An energy factor is a metric used in the United States to compare the energy conversion efficiency of residential appliances and equipment. The energy factor is currently used for rating the efficiency of water heaters, dishwashers, clothes washers, and clothes dryers. The term is used by the United States Department of Energy to develop and enforce minimum energy conservation standards under the Energy Conservation Program.
The higher the energy factor, the more efficient the appliance should be.
Although the term energy factor is used to compare the relative efficiency of these appliances, the metric is defined differently for all four appliance categories. The energy factor is expressed in terms of site energy, which excludes losses through energy conversion. All of these efficiency metrics are defined by Department of Energy test procedures.
The energy factor metric only applies to residential water heaters, which are currently defined by fuel, type, and input capacity. Generally, the EF number represents the thermal efficiency of the water heater as a percentage, since it is an average of the ratio of the theoretical heat required to raise the temperature of water drawn to the amount of energy actually consumed by the water heater.
|Natural Gas||Storage||≤75 kBtu/h|
|Fuel Oil||Storage||≤105 kBtu/h|
|Natural Gas||Instantaneous||<200 kBtu/hr|
The energy factor for residential water heaters is determined using the results from the 24-hour simulated use test. During the test 64.3±1.0 gallons of water are drawn from the water heater in six equally spaced draws that begin one hour apart. The hot water flow rate for each draw is 3.0±0.25 gallons per minute. After the beginning of the last draw a standby period of 18 hours follows. During the test, the test conditions must be operated at a specified value and accuracy. Heat pump water heaters (HPWHs) have different values specified for ambient air temperature and relative humidity.
|Measurement||Required value and accuracy|
|Inlet water temperature||58 °F±2 °F|
|Outlet water temperature||135 °F±5 °F|
|Ambient air temperature||67.5 °F±2.5 °F|
|Ambient air temperature (HPWHs only)||67.5 °F±1 °F|
|Ambient relative humidity (HPWHs only)||50%±1%|
From the standard test procedure, the energy factor is defined as
where is the modified daily water heating energy consumption (Btu), is the mass withdrawn from the ith draw (lb), and is the specific heat of the water of the ith draw Btu/lb°F, evaluated at the midpoint between 58°F and 135°F.
Uniform energy factor (UEF)
As of 2021[update] the Uniform Energy Factor (UEF) is newest measure of water heater overall efficiency according to the Department of Energy’s test method outlined in 10 CFR Part 430, Subpart B, Appendix E.
Energy conservation standards
Minimum federal energy conservation standards are defined by fuel, type, and rated storage volume. All standards are calculated as a function of the rated storage volume V in gallons. The current conservation standards are less efficient than the standards that go into effect in 2015.
|Fuel||Type||Rated Storage Volume||Energy Factor (Effective April 16, 2015)||Energy Factor|
|Natural Gas||Storage||≥ 20 gal and ≤ 55 gal||0.675 − 0.0015V||0.67 − 0.0019V|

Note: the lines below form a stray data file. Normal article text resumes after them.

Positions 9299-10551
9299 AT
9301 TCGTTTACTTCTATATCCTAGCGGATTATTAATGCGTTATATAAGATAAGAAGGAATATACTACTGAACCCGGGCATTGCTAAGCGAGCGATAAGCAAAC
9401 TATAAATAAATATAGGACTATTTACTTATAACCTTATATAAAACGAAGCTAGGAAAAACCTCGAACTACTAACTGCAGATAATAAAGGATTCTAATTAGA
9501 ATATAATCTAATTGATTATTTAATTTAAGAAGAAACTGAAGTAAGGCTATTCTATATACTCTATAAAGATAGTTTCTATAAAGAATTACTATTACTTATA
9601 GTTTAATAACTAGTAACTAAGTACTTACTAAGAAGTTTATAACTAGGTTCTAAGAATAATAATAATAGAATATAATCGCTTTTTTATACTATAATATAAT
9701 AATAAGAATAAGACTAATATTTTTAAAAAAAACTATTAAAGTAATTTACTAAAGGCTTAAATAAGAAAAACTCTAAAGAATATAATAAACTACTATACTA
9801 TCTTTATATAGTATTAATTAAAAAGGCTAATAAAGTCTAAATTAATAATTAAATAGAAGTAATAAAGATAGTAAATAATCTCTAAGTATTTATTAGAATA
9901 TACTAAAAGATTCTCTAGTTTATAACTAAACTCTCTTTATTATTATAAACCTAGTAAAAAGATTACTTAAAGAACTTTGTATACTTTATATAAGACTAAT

|Natural Gas||Storage||> 55 gal and ≤ 100 gal||0.8012 − 0.00078V||0.67 − 0.0019V|
|Fuel Oil||Storage||≤ 50 gal||0.68 − 0.0019V||0.59 − 0.0019V|
|Electric||Storage||≥ 20 gal and ≤ 55 gal||0.960 − 0.0003V||0.97 − 0.00132V|
|Electric||Storage||> 55 gal and ≤ 120 gal||2.057 − 0.00113V||0.97 − 0.00132V|
|Tabletop||Storage||≥ 20 gal and ≤ 100 gal||0.93 − 0.00132V||0.93 − 0.00132V|
|Natural Gas||Instantaneous||< 2 gal||0.82 − 0.0019V||0.62 − 0.0019V|
|Electric||Instantaneous||< 2 gal||0.93 − 0.00132V||0.93 − 0.00132V|
The energy factor for dishwashers is defined as "the number of cycles per kWh of input power."
The energy factor for clothes washers, is defined as "the cubic foot capacity per kWh of input power per cycle."
The energy factor for clothes dryers is defined as "the number of pounds of clothes dried per kWh of power consumed."
- "Federal Tax Credits for Consumer Energy Efficiency: Definitions". energystar.gov. U.S. Environmental Protection Agency. Archived from the original on 1 April 2013. Retrieved 26 March 2013.
- "ESTIMATING COSTS AND EFFICIENCY OF STORAGE, DEMAND, AND HEAT PUMP WATER HEATERS". Energy.gov. US Dept of Energy. Retrieved 2 June 2016.
- "Standards and Test Procedures". eere.energy.gov. U.S. Department of Energy. Retrieved 26 March 2013.
- "Residential Water Heaters". eere.energy.gov. U.S. Department of Energy. Retrieved 26 March 2013.
- "10 CFR Part 430 Energy Conservation Program for Consumer Products: Test Procedure for Water Heaters; Final Rule" (PDF). Federal Register. 63 (90): 25995–26016. 11 May 1998. Retrieved 26 March 2013.
- "10 CFR Part 430 Energy Conservation Program: Energy Conservation Standards for Residential Water Heaters, Direct Heating Equipment, and Pool Heaters; Final Rule" (PDF). Federal Register. 75 (73): 20112–21981 . 16 April 2010. Retrieved 26 March 2013.
- "10 CFR Part 430 Energy Conservation Program for Consumer Products: Energy Conservation Program for Consumer Products: Energy Conservation Standards for Water Heaters; Final Rule" (PDF). Federal Register. 66 (11): 4474–4497 . 17 January 2001. Retrieved 26 March 2013.